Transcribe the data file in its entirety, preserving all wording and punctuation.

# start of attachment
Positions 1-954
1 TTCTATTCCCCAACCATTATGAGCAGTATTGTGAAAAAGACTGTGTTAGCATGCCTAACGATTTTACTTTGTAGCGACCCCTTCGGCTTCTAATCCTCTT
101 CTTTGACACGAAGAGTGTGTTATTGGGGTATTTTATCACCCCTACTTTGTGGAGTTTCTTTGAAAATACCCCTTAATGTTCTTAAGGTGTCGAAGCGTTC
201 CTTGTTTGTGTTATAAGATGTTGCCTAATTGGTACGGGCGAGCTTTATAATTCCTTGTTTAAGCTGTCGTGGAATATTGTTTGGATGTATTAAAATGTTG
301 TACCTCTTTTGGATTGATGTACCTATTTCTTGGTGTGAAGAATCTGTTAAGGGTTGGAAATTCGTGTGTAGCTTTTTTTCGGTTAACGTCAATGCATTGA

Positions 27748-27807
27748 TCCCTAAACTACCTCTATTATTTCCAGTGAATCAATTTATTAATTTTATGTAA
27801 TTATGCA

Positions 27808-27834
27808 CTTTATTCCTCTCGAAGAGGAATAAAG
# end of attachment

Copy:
Positions 1-954
1 TTCTATTCCCCAACCATTATGAGCAGTATTGTGAAAAAGACTGTGTTAGCATGCCTAACGATTTTACTTTGTAGCGACCCCTTCGGCTTCTAATCCTCTT
101 CTTTGACACGAAGAGTGTGTTATTGGGGTATTTTATCACCCCTACTTTGTGGAGTTTCTTTGAAAATACCCCTTAATGTTCTTAAGGTGTCGAAGCGTTC
201 CTTGTTTGTGTTATAAGATGTTGCCTAATTGGTACGGGCGAGCTTTATAATTCCTTGTTTAAGCTGTCGTGGAATATTGTTTGGATGTATTAAAATGTTG
301 TACCTCTTTTGGATTGATGTACCTATTTCTTGGTGTGAAGAATCTGTTAAGGGTTGGAAATTCGTGTGTAGCTTTTTTTCGGTTAACGTCAATGCATTGA

Positions 27748-27807
27748 TCCCTAAACTACCTCTATTATTTCCAGTGAATCAATTTATTAATTTTATGTAA
27801 TTATGCA

Positions 27808-27834
27808 CTTTATTCCTCTCGAAGAGGAATAAAG